"Our number one goal is to end the criminalization of prostitution," said Barbara Brents, assistant professor of sociology at UNLV. "Here are a system of laws created that are not designed to deal with the problem."

One sex worker who demonstrated on the front steps of Clark County’s courthouse, who identified himself as Starchild, said consensual sex between two people shouldn’t be a crime simply because money is exchanged.

"No one is getting hurt," he said.

Dressed in a fishnet shirt, the candidate for the San Francisco Board of Supervisors said he has worked as an escort and doesn’t want any more regulations in the sex industry, saying that there is no evidence that regulations could make sex work more safe.

In Nevada, brothels are legal only in counties that approve them. Prostitution is not legal in Clark County.

The Metropolitan Police Department has recently started cracking down on prostitutes in Southern Nevada. At the end of June, the Metropolitan Police Department’s vice unit conducted a weekend sweep of street prostitutes that netted 184 arrests during the two-day operation, dubbed Operation PIMP, for Prostitutes Incarcerated by Metropolitan Police.

Lt. Curt Williams of the Las Vegas police vice squad said Thursday that he didn’t think prostitution should be legalized because of the other crimes associated with it, such as robberies, beatings and drug use.

"From our perspective, we don’t think that legalizing it (prostitution) could alleviate those problems," he said.

But to Elizabeth Nanas, a 33-year-old former sex worker-turned academic, the police are part of the problem. Nanas, who worked as a stripper and then as an escort for several years, said she was harassed by police while working and once was arrested after giving an officer in Michigan a sexual favor, she said.

"As a ‘criminal,’ I realized there was no justice for me," she said outside Palace Station. "Who could I go to when the cops are the ones who commit the crimes?"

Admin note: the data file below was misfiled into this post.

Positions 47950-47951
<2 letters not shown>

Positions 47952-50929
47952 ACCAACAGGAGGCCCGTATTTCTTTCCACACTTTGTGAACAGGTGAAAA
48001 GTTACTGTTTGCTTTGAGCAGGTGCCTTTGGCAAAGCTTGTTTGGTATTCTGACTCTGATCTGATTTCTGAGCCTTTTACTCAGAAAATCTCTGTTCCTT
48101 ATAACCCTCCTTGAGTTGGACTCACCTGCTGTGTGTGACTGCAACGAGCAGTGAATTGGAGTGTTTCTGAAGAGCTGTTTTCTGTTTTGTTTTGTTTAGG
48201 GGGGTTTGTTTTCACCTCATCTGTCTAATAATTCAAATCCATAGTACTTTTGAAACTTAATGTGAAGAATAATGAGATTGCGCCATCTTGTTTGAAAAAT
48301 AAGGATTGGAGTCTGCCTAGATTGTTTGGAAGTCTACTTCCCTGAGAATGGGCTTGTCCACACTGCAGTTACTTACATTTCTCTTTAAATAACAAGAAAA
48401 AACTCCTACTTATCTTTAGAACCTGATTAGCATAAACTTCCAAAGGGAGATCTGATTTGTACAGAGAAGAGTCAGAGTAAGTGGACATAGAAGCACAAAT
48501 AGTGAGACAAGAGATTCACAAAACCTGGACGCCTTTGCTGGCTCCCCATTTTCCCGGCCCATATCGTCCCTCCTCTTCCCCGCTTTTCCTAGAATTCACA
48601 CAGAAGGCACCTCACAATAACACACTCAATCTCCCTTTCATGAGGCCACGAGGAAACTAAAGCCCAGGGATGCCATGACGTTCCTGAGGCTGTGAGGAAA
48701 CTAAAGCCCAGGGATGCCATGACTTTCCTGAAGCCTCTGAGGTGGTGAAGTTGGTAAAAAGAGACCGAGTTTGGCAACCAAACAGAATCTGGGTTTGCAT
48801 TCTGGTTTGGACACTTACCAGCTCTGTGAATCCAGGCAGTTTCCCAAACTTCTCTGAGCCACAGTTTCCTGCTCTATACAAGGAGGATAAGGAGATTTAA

She said that experience led her to pursue a career in academics and advocacy so she could help other sex workers. As one of the organizers of the conference, she was proud that so many people involved in the sex industry, even some "johns," attended the convention.

Few said she was also pleased that the convention and demonstration downtown brought attention to sex workers.

"As long as it’s criminalized we’ll never be safe," she said.

Alexander said sex workers’ claims of rape and violence too often are ignored by police, and some departments use scant evidence, like carrying condoms, as cause for arrests.

But she said one of the most pressing threats to sex workers were anti-human trafficking laws passed on the federal and state level that can be interpreted as applying to strippers, dancers and escorts.

"Most human trafficking is not about sex work, it’s about construction," Alexander said.

Federal officials say 14,500 to 17,500 people are trafficked to the United States a year; about 75 percent of federal prosecutions have involved sex trafficking.

From left, Robin Head, Priscilla Alexander and Jenna Jasmine, attendees of the "Re-Visioning Prostitution Policy" conference, relax Thursday outside Palace Station, where sex workers, business owners, academics and social workers attended a convention.

Soulstice, of San Francisco, holds a sign while attending a rally Thursday on the steps of the Regional Justice Center.
Photo by The Associated Press.

Advocates for sex workers unfurl a banner Thursday outside Palace Station, where a four-day conference regarding sex workers’ rights and decriminalization of prostitution had just wrapped up.